The Democratic Party Leadership's ''Disconnect''
From the radio newsmagazine
Between The Lines
Between the Lines Q&A
A weekly column featuring progressive viewpoints
on national and international issues
under-reported in mainstream media
for release Aug. 9, 2004
Interview with Medea Benjamin, co-founder of Global Exchange and Code Pink Women for Peace, conducted by Scott Harris
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The Democrats who gathered in Boston for their presidential convention were subjected to one of the most highly-scripted and controlled events in the recent history of U.S. politics. Every speech given and every sign held by delegates was subject to approval by presidential candidate John Kerry's staff. Outside the FleetCenter convention site, Boston police attempted to corral protesters into a cage-like area compared by many to an internment camp.
But despite all their efforts to control the image of the Democratic party, as seen by Americans in very limited broadcast television coverage, John Kerry received little or no post-convention bounce in his public standing, according to opinion polls. And while many of the thousands of Democratic delegates went home from Boston energized and optimistic about their chances for victory in November, others have lingering doubts about John Kerry's vague strategy for ending the U.S. occupation of Iraq.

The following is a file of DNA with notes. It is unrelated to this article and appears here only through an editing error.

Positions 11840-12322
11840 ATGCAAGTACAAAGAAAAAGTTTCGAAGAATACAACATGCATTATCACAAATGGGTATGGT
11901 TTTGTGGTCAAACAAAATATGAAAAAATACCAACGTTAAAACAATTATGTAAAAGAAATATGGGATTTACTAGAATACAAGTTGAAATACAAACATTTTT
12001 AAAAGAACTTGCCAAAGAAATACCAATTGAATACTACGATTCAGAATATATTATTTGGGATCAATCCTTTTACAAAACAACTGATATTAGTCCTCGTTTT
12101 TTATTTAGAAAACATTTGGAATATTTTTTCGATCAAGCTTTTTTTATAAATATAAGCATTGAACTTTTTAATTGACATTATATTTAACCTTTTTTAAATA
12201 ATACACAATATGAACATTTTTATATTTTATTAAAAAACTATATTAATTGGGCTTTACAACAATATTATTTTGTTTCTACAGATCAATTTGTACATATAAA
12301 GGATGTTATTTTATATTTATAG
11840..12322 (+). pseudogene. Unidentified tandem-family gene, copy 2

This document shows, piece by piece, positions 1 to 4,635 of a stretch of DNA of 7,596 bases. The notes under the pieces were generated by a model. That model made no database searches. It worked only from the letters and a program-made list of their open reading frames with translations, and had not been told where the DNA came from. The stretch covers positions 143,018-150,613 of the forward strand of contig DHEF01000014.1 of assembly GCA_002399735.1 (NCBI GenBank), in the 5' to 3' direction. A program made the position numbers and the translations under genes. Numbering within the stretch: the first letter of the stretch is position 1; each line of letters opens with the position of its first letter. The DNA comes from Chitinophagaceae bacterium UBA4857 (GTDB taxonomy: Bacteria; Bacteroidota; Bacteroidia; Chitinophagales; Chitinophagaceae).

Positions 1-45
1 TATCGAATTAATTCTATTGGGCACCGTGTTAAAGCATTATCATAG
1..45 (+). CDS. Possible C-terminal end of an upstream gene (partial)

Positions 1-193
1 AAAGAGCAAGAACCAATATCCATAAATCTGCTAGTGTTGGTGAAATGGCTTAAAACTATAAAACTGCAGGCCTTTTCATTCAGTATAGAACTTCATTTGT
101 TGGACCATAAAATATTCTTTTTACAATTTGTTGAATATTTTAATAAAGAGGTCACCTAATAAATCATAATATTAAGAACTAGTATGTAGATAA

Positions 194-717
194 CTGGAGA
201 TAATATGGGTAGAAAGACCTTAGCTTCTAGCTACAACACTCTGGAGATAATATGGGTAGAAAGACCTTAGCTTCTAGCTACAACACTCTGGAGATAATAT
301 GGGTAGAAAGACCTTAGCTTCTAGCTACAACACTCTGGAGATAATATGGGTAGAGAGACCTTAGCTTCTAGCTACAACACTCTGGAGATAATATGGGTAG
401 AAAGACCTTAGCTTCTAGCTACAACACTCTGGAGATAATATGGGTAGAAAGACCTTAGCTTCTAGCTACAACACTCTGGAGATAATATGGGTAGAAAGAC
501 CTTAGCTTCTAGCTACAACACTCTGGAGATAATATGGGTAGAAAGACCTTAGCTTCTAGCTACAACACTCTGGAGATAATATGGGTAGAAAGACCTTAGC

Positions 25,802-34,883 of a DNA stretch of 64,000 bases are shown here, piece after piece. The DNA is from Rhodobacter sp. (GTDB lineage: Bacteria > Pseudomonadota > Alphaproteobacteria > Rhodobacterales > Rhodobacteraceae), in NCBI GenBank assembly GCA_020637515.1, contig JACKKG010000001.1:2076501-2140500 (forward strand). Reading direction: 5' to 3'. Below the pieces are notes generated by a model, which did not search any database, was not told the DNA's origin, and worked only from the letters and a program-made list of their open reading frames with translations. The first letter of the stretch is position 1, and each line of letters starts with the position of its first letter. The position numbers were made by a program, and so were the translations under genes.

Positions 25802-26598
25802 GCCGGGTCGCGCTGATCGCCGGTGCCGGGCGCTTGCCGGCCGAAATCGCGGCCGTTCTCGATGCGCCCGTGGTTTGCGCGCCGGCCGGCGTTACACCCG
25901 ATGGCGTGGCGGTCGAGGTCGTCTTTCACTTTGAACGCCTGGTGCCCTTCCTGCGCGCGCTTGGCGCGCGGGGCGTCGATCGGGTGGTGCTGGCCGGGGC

Medea Benjamin, the co-founder of Global Exchange and an activist with the group Code Pink Women For Peace, was in Boston for the Democratic convention. As Teresa Heinz Kerry spoke at the podium in support of women's rights and free speech on the second night of the convention, Benjamin -- who ran as the Green Party candidate for U.S. Senate from California in 2000, unfurled a banner which read, "End the Occupation of Iraq." Immediately, she was set upon by security guards and forcibly removed from the convention center.
Between The Lines' Scott Harris spoke with Medea Benjamin about her experience in Boston and her views about strategic voting in the upcoming presidential election.
Medea Benjamin: First, I was in the hallway walking along with a banner that said, "End the Occupation in Iraq" and was approached by a security guard who said, "That's not allowed, you could only have pre-approved signs and this is not pre-approved." And we started arguing with them and more security guards came. There were a number of us in Code Pink that started arguing, and as we were there arguing, somebody from the press who was really appalled by the Democrats' position on this handed me their press pass, and said, "Why don't you take it on to the floor?" And so, while they were arguing, I just kind of snuck away and went right on to the floor and that was at the time that Theresa Heinz was speaking.